Given the war, Molly met with George as much as their jobs would allow. Yet, even after their first meeting, she knew George would be the only man in her life. He was practical, funny, thoughtful, a little old-fashioned, and what today would be considered a bit nerdy.
Together, they would take on the world. But that would have to wait until this damn war ended.
They married May 9, 1945, the day after the war ended in Europe. As they left the chapel, they stepped out on the street covered with newspapers bearing the word PEACE in bold print. They kissed as a stray breeze lifted the papers into the air, swirling them around the newlyweds.
They both knew at this moment that their bond was for life – and it would be.
George would have to wait until the Japanese surrendered on September 2, 1945 before returning home to West Virginia. An only child, he was worried about his parents running the farm on their own.
Molly’s responsibilities to her duties at Bletchley were over on VE Day. She volunteered to go to West Virginia on her own and meet George’s parents. He resisted this offer, thinking it would be uncomfortable for her to arrive alone.
In response to his protestations, she told George, “I know your parents will like me. I already feel as though I know them. Plus, I do know my way around a farm.”
George had already learned that it was useless to argue with Molly.
After a week’s visit with her family in Ireland, she returned to London. A few days later, George got Molly on a flight from Gatwick to New York.
Humboldt, West Virginia ~ June 12, 1945
George’s parent’s picked Molly up at the Greyhound bus station in Charleston. She took the middle seat in the family’s old International Harvester farm truck, and there was no lull in the conversation on the entire drive back to Humboldt.
George’s parents could see what everyone saw in Molly – an intelligent and competent young woman, not averse to work. They arrived at the family farm just as the sun was setting.
Molly gasped when she stepped out of the truck and looked around her. She had never heard of West Virginia until a few months ago. And now she could see for herself that it looked so very much like her parent’s Highland farm in Ireland.
She would grow to love these mountains as much as she did her hills and valleys back home.
George finally returned home to his wife and parents in early October 1945. It was a wonderful reunion, and Molly and George stayed on at the farm until the following spring when they went house hunting.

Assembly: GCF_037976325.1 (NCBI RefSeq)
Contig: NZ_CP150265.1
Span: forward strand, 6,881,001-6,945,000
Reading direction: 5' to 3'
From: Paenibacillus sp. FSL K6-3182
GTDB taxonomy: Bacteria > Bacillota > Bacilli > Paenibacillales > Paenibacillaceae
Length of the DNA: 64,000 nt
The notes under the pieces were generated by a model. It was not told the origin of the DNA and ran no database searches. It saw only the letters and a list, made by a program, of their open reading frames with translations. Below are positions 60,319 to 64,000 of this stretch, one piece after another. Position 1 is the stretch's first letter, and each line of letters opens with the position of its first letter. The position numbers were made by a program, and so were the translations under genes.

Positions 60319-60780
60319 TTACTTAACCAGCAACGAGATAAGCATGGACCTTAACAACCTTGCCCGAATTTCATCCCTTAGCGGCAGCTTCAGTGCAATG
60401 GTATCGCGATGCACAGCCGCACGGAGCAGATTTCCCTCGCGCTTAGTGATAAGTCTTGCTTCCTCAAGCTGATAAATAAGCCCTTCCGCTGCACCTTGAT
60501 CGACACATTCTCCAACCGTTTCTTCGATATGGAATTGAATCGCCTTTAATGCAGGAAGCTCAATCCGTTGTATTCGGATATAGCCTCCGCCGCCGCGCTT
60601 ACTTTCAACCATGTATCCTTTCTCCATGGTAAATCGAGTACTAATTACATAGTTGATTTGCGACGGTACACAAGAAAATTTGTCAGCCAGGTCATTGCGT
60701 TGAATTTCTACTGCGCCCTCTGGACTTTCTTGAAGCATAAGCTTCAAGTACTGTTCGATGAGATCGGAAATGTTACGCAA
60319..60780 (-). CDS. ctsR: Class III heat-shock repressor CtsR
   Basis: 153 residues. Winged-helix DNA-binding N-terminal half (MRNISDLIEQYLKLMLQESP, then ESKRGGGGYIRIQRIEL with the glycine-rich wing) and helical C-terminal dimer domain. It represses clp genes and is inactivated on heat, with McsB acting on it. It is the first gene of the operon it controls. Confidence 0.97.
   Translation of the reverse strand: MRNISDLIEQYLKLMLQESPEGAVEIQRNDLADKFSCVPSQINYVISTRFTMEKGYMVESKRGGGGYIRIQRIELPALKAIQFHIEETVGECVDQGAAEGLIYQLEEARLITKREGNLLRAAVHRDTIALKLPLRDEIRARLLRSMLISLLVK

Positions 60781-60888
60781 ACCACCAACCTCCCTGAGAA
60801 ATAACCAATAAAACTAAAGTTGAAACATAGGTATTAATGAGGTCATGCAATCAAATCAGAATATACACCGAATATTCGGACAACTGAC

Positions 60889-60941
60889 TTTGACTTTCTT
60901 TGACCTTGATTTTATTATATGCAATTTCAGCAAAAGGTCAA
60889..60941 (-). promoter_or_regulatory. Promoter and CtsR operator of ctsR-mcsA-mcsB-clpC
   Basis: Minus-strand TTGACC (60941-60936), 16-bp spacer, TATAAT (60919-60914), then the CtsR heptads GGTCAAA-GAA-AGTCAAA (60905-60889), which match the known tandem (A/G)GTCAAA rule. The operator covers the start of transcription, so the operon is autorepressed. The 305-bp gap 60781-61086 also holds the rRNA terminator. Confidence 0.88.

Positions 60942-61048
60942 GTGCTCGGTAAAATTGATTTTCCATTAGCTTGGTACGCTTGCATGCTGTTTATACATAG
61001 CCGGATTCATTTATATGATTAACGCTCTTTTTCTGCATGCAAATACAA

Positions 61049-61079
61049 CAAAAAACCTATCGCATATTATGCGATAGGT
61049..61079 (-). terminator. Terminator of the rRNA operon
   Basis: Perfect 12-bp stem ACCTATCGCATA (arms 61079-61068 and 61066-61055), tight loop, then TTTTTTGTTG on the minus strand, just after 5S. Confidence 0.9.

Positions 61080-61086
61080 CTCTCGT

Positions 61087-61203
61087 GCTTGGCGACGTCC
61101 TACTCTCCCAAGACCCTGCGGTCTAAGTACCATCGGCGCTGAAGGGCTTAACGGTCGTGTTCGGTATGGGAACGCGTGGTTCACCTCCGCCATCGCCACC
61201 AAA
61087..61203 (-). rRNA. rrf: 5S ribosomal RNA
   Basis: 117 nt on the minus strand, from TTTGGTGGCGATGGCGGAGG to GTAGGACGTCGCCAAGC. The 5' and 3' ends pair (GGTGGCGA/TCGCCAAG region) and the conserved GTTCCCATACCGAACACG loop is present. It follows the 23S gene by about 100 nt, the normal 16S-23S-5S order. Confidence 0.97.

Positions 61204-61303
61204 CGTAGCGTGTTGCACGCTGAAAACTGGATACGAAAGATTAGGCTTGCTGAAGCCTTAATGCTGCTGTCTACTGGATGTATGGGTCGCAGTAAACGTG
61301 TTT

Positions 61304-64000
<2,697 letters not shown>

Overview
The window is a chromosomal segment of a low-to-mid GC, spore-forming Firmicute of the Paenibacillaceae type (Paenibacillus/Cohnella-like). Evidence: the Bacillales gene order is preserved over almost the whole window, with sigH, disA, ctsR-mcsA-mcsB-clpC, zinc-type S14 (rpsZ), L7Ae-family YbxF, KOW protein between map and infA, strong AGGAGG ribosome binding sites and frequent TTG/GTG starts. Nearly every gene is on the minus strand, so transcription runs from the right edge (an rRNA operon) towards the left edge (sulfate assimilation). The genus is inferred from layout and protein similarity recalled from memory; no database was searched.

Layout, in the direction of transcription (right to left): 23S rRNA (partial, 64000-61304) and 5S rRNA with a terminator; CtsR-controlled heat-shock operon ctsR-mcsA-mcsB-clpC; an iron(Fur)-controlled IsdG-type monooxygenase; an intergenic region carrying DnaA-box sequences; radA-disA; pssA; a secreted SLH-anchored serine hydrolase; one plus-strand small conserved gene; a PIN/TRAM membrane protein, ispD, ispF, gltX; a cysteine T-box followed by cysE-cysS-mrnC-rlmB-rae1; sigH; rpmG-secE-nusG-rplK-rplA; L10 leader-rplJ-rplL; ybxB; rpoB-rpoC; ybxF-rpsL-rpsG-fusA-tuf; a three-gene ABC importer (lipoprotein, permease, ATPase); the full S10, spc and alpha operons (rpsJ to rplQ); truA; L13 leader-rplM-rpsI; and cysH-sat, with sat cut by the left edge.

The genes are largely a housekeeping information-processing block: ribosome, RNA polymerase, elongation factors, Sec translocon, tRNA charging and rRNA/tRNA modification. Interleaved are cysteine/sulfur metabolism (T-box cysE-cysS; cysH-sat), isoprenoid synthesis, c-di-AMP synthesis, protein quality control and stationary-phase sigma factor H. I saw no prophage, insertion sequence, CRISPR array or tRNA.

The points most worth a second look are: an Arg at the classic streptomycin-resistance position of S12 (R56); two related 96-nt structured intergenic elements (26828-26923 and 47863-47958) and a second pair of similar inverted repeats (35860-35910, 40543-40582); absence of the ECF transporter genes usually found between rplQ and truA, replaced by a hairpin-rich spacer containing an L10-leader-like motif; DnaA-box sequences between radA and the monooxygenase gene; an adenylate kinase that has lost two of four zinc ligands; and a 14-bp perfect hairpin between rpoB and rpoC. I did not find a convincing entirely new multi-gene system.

The couple would spend each day working around the farm. There was always something that needed to be repaired or otherwise tended to.
After dinner, George and Molly would hike about the farm and hills, often returning on the dirt road that bordered a small stream.
One day they spotted a large buck on a hillside. George asked Molly if her father hunted back in Ireland.
She said he did hunt for pheasants and stags, but she was never invited to accompany him. And, he never discussed the details of the hunt with Molly or her mother.
George replied, “That’s too bad; you may have enjoyed the sport,” adding, “Perhaps you would like to try it next year?”
“You mean shoot a deer?” she asked. He shook his head yes.
“George, I have never shot a gun in my life. Actually, dear, I don’t think that I could kill anything. My father kept the two hunting guns out of sight, and I never saw the meat from any animal until it was on the dining room table.”
George was quiet for some time while mulling over Molly’s response. Then he said in the gentlest way possible, “My father did teach me to hunt but not without first teaching me to respect the animals and how to properly handle a firearm. He made it clear never to point a gun at another person unless you are prepared to shoot.”
“But, George,” Molly replied, “Why would you ever want to shoot another human being except, of course, in war?”
“Molly, my dear, there may come a time when we must defend ourselves. There are cruel and violent people out there,” said George.
“Well, said Molly, let’s hope it never comes to that. Even if I had a gun, I don’t think I could pull the trigger and take another life.”
It would be many decades from that moment walking down a country road with her husband, but Molly would eventually face the dilemma George feared for her.
To be continued in next week’s edition of The Pocahontas Times.